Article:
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  • Keisha Bentley-Edwards, PhD

We Can Do Better - Teaching Black History Month

Every year, I re-post my Time Magazine Op-Ed on how Black History Month, and Black American History in general is taught. Spoiler alert, we can do better. This is especially relevant in the face of attacks Black history, critical race theory, and critiques of White American status quo.

A favorite segment from this piece -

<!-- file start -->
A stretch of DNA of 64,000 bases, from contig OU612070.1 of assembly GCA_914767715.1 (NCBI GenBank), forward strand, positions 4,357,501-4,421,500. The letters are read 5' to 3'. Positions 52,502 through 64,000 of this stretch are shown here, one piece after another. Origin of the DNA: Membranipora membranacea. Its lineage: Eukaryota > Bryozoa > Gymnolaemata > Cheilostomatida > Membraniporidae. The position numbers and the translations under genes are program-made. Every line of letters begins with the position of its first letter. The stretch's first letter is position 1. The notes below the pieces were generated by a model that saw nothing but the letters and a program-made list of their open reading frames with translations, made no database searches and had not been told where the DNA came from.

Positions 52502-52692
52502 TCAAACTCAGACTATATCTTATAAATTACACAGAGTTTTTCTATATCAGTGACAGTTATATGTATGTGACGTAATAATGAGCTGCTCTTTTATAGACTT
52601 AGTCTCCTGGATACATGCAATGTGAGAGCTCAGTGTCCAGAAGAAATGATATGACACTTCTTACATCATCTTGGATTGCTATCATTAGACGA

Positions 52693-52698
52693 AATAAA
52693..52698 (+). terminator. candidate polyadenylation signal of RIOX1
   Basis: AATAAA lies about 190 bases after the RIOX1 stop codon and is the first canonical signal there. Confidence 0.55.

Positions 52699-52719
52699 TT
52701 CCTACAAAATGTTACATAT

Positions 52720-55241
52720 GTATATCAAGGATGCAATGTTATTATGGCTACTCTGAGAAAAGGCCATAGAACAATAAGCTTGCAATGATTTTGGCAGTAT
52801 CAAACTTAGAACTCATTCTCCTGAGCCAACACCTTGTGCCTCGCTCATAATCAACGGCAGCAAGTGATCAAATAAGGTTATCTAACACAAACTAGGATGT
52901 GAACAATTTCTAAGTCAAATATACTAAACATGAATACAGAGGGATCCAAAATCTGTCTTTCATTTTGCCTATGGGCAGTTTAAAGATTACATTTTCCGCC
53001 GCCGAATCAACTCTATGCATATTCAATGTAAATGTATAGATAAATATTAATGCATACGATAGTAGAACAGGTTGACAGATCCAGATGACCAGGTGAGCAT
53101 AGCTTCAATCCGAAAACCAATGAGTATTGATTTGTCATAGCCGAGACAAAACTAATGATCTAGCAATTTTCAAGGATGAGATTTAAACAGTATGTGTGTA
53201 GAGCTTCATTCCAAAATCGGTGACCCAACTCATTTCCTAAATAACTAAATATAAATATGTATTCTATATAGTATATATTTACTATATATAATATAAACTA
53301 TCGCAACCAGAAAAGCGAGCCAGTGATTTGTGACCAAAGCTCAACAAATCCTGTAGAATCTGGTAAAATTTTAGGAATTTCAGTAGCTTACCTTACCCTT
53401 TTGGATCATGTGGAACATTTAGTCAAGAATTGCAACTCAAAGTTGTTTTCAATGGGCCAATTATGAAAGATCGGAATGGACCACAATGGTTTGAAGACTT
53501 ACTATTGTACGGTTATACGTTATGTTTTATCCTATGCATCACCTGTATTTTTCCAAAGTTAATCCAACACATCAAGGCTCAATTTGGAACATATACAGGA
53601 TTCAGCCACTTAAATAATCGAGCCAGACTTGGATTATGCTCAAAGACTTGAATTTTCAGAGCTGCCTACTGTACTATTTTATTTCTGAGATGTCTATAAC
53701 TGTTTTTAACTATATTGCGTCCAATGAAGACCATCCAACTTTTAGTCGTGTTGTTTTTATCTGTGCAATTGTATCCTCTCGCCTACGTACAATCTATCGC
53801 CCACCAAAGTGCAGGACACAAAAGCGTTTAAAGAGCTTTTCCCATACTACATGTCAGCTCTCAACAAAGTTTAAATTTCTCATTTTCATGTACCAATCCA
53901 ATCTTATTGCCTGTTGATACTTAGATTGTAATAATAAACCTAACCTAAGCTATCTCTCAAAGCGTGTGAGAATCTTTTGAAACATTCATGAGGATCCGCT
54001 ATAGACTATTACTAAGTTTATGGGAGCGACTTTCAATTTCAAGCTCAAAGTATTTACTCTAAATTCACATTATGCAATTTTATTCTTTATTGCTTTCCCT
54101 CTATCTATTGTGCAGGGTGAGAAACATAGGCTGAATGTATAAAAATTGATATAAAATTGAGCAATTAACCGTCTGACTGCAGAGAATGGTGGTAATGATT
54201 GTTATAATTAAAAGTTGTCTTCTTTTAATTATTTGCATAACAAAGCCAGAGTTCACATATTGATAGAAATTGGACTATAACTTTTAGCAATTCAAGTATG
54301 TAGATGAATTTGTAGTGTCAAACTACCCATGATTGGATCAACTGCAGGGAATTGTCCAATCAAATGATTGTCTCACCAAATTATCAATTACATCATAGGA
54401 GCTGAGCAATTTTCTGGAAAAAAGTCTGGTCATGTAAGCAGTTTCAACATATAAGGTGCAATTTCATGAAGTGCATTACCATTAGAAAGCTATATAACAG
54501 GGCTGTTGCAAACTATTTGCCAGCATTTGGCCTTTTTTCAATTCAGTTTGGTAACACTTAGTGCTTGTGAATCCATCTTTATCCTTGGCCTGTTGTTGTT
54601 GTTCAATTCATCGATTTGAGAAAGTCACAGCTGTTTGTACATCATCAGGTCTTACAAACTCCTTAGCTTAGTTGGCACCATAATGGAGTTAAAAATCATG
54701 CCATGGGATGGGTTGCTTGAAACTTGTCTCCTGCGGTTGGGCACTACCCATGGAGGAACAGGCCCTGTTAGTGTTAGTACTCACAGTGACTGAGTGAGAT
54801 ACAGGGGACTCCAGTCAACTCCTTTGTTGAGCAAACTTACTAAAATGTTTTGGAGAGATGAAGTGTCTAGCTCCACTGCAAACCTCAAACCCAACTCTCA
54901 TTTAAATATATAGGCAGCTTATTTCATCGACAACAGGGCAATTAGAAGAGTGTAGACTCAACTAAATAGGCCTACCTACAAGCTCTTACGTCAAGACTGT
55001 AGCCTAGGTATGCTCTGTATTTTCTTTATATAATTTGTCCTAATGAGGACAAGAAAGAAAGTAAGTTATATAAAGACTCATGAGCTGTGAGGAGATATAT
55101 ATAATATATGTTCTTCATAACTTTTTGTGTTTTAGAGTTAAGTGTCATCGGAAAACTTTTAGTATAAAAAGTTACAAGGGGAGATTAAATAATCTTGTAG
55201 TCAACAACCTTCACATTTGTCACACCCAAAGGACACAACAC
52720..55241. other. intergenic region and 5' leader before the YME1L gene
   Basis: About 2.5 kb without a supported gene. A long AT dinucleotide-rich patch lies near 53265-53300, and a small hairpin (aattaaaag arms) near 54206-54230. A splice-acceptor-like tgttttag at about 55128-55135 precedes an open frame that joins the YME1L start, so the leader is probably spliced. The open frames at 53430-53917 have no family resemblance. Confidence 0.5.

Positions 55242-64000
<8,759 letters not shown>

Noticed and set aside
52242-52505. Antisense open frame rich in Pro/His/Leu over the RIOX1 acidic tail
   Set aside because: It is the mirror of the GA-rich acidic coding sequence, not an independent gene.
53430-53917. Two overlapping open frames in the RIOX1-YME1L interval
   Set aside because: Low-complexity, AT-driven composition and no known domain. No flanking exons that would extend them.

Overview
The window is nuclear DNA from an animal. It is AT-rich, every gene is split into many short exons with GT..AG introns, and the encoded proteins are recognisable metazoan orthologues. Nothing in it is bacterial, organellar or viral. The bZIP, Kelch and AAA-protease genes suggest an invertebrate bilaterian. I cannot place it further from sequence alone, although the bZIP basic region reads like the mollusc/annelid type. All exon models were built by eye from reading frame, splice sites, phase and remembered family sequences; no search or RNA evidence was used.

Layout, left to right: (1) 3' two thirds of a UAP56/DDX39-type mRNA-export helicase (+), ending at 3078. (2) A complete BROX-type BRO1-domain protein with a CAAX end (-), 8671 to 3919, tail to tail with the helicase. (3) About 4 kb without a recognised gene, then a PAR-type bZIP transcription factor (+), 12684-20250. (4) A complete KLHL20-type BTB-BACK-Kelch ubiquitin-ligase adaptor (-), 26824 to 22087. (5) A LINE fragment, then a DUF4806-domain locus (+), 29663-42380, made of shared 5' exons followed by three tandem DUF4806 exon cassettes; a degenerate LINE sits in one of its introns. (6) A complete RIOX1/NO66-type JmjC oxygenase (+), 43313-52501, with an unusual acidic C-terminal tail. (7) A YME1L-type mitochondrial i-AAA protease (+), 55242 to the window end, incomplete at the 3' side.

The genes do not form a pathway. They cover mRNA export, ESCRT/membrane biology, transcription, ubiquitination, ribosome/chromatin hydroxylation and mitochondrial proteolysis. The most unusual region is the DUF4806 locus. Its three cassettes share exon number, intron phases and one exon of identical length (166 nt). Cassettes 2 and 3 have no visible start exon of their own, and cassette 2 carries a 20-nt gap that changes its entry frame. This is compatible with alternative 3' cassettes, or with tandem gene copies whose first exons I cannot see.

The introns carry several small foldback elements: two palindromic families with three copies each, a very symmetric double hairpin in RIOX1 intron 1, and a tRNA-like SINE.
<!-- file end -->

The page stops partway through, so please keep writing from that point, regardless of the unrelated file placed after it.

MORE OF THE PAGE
"Incessantly reciting lists of black inventions and firsts without discussing the contexts of the accomplishments provides only a shell of what Carter G. Woodson intended when he initiated our annual celebration of black people. For example, Benjamin Banneker, who was a freeman and prolific scientist, is most often recognized for being a key surveyor of Washington, D.C. What is not typically discussed is that he gained much of his scientific knowledge from his formerly enslaved father, who was from a learned Wolof family. The Wolof people (in present day Senegal) are an ethnic group that was once part of the Songhai Empire — known for its cultural and intellectual hubs. This context provides insight about how Banneker, with little formal education, would become a scientist and surveyor, among other accomplishments."


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